Northwestern Medicine Kishwaukee Health and Wellness Center opening in November
DeKALB – After a few years of the project being put on hold, Northwestern Medicine Kishwaukee Health and Wellness Center is scheduled to open to the public after an open house next month.
Dawn Roznowski, director of community health services at the health and wellness center, said the design of the 111,000-square-foot facility on
16.6 acres of land was finished between 2012 and 2013, but the project was delayed because of other projects, such as then-KishHealth acquiring the Ben Gordon Center taking priority. Now, she said, Northwestern Medicine officials are preparing for an open house scheduled from
8 a.m. to 2 p.m.
Nov. 10 at the center on Bethany Road.
In addition to offices meant to help with staff flow in patient disease prevention, Roznowski said, the center will include amenities such as a fitness area, a self service cafe, a locker room with sauna and hot tub, lap and warm water therapy pools and group fitness class studios.
She said people can pay additional fees for personal trainers and dietitians on staff, as well.
Roznowski said there also will be an outdoor area where people can walk on a mile-marked path, even if they do not have a membership with the health and wellness center.
“We wanted that to be very open to the community,” Roznowski said.
Roznowski said one component of the center’s inception was to have a medically integrated fitness center that could act as an extension to physical therapy for previous patients with degreed personnel able to help nearby.
The center will be able to provide a more specialized regimen for people who are looking to further strengthen their legs with an underwater bike in the warm water therapy pool. For example, all programs are meant to accommodate the adult population as a whole, she said.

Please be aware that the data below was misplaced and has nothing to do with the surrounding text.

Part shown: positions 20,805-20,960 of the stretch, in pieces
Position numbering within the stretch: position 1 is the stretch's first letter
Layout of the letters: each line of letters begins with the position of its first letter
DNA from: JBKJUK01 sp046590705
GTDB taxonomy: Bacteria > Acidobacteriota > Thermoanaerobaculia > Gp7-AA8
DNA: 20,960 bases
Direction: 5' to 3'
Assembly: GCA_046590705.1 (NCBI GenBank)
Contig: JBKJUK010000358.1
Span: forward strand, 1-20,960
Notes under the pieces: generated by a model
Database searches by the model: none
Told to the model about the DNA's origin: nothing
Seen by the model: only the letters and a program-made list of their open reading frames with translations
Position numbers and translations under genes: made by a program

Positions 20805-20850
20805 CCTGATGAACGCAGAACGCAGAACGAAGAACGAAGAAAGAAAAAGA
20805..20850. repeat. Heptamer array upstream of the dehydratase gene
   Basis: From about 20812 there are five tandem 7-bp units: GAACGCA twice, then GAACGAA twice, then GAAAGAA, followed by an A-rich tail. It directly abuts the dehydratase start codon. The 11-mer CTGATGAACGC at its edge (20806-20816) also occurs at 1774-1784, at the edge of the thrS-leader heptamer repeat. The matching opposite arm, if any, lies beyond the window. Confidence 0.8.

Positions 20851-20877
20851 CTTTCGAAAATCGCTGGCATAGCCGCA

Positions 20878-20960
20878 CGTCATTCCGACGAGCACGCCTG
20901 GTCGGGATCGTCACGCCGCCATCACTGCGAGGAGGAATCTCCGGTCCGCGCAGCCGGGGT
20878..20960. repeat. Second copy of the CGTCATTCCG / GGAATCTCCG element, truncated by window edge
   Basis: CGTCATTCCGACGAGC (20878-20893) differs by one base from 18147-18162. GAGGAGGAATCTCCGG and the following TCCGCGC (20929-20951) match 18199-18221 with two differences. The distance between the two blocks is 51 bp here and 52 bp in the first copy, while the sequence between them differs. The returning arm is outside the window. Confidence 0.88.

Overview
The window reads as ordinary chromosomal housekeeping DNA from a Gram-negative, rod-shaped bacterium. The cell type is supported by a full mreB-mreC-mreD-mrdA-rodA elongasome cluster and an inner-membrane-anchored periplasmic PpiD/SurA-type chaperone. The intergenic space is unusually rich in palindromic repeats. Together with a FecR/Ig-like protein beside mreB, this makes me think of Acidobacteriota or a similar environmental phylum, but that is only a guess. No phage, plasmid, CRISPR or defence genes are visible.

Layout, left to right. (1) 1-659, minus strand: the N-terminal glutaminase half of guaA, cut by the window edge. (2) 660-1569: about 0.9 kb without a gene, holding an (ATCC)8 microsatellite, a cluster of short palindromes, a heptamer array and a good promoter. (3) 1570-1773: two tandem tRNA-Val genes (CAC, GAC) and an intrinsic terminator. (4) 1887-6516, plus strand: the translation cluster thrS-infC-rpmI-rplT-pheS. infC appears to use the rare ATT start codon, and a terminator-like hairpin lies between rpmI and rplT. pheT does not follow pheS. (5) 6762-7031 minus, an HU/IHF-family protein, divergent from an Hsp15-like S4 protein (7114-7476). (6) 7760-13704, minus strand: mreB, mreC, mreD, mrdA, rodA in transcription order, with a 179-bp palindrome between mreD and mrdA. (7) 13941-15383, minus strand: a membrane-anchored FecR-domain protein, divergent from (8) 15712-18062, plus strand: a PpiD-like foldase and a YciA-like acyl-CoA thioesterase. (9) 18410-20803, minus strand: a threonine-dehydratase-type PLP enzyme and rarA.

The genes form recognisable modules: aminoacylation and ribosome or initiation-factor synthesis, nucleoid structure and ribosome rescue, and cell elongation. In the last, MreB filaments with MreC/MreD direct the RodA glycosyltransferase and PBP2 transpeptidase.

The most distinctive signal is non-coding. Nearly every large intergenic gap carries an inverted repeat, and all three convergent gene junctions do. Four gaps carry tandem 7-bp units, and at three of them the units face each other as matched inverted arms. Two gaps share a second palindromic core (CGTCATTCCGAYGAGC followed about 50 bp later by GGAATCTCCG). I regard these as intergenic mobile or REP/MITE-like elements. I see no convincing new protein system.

“It’s not to say that people who don’t have those issues can’t come here,” she said. “We want them to come here.”
Joe Molter, fitness area director for the new center, said the center’s clientele could include people with orthopedic problems, pulmonary problems, diabetes or those trying to lose weight so they are fit for surgery. He said people with similar conditions will be able to come to the center with a referral from a physician once they’re done with physical therapy.
“When that runs out, they’re kind of like, ‘What do I do?’ So they come here,” Molter said.
Mayor Jerry Smith said he’d heard many people were concerned about what a new wellness center would do to its neighbor, the Kishwaukee Family YMCA, even before he was elected in April 2017. So he said he urged Northwestern Medicine President Kevin Poorten to make sure the Kishwaukee Family YMCA was “kept whole.”
“My sense is that happened, and it will continue to happen,” Smith said.
Smith said the new wellness center is good for the image of the city and effectiveness of serving a specific clientele.
“This center just adds to the quality of life and the visibility of our community, and that’s the result of a great partnership with Northwestern Medicine,” Smith said.
Roznowski said Northwestern Medicine and legacy Kish Health leadership started talking to Kishwaukee Family YMCA leadership about potential partnerships since the beginning of the project’s development.
After two years of exploring their options and touring facilities that had YMCA and hospital partnerships, she said, YMCA directors decided a partnership with the new health and wellness center didn’t jell with their vision.
Roznowski said YMCA officials have said on record during local government meetings that they were not interested in that partnership with Northwestern Medicine Kishwaukee Hospital, but hospital donations to the local Y and partnerships in programs such as Camp Power will continue.
“We’re thoughtful in making sure that our population is different and not focusing on the youth part of it,” Roznowski said.
• Daily Chronicle editor Christopher Heimerman contributed to this report.